Tasting is an important part of the quality of life. Kathrin Ohla examines what happens in the brain during this process and, currently, how COVID-19 affects the sense of taste
A worldwide online survey confirms that an infection with the new coronavirus can impair the senses of taste and smell in a characteristic way.
People who cannot smell or taste anything suffer considerably. “Olfactory and gustatory disorders influence eating behaviour, diminish the ability to enjoy food and have an effect on social life: for example, those affected fear that they will not perceive their own body odour or not be able to recognise dangers such as smoke emission in time,” says psychologist Dr. Kathrin Ohla from the Institute of Neuroscience and Medicine (INM-3).
Picture above: Tasting is an important part of the quality of life. Kathrin Ohla examines what happens in the brain during this process and, currently, how COVID-19 affects the sense of taste
Impairment of the senses of smell and taste is considered a symptom of COVID-19. To find out more about this, the Global Consortium for Chemosensory Research (GCCR) – where Ohla is a member of the steering committee – launched a worldwide online survey already at the beginning of April. All adults who suffer, or have suffered in the last two weeks, from a respiratory disease such as COVID-19, flu or cold are eligible to participate. Even the first analyses of the current survey provide valuable insights.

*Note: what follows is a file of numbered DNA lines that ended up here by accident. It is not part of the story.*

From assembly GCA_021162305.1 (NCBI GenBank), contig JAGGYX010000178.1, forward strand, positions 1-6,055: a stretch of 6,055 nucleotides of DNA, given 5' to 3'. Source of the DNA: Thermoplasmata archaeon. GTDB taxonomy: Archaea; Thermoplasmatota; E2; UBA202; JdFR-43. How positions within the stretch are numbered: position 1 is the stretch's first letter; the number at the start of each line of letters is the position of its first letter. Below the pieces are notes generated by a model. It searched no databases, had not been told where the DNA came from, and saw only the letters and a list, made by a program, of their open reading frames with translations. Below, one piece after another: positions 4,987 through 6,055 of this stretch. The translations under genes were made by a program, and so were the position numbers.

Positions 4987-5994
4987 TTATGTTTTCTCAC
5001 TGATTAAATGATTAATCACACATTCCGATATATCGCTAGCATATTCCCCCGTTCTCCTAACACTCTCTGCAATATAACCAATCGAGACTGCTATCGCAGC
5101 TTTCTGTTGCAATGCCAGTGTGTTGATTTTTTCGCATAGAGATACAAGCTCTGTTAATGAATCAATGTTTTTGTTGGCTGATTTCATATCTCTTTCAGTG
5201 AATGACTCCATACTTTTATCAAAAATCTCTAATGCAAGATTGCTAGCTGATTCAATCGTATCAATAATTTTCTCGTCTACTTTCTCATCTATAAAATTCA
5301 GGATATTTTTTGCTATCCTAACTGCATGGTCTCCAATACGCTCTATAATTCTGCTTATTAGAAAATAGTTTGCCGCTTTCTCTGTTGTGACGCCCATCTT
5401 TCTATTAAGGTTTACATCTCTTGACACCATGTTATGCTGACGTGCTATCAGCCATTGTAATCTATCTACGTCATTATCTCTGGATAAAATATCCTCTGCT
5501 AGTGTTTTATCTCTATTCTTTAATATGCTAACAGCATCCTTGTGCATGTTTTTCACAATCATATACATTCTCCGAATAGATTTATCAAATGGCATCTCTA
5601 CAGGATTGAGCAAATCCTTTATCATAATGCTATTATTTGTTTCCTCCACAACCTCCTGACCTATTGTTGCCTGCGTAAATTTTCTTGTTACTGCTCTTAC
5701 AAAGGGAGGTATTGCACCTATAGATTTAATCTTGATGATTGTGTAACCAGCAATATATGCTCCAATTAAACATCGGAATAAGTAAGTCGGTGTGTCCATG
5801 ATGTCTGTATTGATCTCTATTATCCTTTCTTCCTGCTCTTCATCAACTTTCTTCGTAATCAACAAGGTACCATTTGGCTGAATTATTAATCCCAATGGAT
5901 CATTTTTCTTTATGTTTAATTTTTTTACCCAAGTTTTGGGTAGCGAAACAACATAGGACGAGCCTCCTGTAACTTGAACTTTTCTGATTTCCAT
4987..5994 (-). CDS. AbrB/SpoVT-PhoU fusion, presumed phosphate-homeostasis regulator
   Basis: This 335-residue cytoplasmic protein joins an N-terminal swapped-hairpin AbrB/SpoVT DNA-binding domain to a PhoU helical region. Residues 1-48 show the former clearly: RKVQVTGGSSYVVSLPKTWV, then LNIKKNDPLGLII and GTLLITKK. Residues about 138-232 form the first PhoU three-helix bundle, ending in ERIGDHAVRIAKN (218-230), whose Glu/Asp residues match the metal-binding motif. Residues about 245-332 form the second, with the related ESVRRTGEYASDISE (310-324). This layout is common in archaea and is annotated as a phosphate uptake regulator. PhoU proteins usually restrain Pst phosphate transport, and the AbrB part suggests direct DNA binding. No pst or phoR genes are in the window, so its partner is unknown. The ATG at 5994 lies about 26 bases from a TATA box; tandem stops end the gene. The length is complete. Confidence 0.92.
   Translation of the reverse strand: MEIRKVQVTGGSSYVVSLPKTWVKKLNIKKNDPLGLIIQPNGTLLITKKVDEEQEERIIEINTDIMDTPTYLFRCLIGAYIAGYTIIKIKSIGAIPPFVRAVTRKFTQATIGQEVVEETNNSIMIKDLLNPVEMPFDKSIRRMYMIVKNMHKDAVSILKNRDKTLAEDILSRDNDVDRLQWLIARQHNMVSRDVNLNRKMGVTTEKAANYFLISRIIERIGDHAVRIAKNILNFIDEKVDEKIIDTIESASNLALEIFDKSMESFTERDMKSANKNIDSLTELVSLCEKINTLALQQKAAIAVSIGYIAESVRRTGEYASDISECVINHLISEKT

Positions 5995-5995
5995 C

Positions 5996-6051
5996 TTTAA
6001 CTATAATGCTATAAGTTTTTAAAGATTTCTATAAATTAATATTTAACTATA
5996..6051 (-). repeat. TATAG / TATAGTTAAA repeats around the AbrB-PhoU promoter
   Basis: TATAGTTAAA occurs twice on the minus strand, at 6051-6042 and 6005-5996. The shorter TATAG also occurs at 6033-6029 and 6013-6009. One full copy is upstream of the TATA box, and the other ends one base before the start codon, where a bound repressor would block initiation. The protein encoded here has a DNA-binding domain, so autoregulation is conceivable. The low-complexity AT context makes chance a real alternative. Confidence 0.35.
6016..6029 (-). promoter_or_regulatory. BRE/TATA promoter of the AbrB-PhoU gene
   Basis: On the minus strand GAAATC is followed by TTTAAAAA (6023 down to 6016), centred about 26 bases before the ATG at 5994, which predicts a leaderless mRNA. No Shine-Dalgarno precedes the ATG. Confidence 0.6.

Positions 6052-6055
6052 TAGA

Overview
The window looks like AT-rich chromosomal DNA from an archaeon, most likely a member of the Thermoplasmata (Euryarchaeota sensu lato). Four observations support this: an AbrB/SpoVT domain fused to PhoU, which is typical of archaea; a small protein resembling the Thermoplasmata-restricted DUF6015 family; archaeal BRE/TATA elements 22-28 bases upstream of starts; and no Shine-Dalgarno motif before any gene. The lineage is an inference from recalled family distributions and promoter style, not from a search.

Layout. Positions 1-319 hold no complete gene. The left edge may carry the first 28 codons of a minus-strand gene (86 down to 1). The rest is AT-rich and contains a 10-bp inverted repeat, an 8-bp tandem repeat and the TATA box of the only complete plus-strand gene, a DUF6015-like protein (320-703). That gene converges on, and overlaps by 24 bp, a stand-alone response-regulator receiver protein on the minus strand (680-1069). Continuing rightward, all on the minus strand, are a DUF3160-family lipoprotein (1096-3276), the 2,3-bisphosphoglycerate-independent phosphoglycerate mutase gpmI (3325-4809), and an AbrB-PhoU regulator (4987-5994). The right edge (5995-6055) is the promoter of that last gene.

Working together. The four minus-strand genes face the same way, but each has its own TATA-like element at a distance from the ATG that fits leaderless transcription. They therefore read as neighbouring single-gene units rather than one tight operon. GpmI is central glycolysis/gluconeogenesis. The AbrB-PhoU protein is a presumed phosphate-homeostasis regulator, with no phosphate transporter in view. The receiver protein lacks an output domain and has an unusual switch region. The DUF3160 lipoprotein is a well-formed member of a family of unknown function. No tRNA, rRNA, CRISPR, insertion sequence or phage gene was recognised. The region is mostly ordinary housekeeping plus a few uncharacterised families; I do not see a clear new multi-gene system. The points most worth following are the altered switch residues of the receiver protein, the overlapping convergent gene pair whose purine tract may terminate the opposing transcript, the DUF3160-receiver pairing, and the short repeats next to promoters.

Firstly, they confirm that infection with the SARS-CoV-2 virus can lead to a complete loss of the sense of smell and also the sense of taste. “These olfactory and gustatory disorders, however, are different from those that occur with colds or flu,” says Ohla. For example, COVID-19 impairments are hardly associated with a blocked nose – unlike in cases of cold or influenza. In addition, respondents infected with SARS-CoV-2 only rarely report phenomena such as smelling things that are not there or smells being more unpleasant than before the illness. Finally, there is evidence that the impairment of smell and taste in COVID-19 already occurs at the very beginning of the disease, whereas in influenza and colds they often do so when the other symptoms are already on the wane. However, the study does not show how frequently the symptoms occur. The researcher suspects that patients with olfactory and gustatory disorders are more likely to participate in the survey than those without such symptoms because of their personal involvement.
The first results are based on the statements of several thousand participants. By now, the researchers are already working on further analyses based on tens of thousands of participants and on a test for use at home, with which those affected can continuously test their senses of smell and taste. “In this way, we want to find out how long the olfactory and gustatory disorders last and how often permanent impairment occurs,” says Ohla. According to the head of the Cognitive Neurophysiology research group, such information is necessary in order to be able to properly advise and treat those affected.
The study on the web: gcchemosensr.org/surveys/de
Photo: Forschungszentrum Jülich/Sascha Kreklau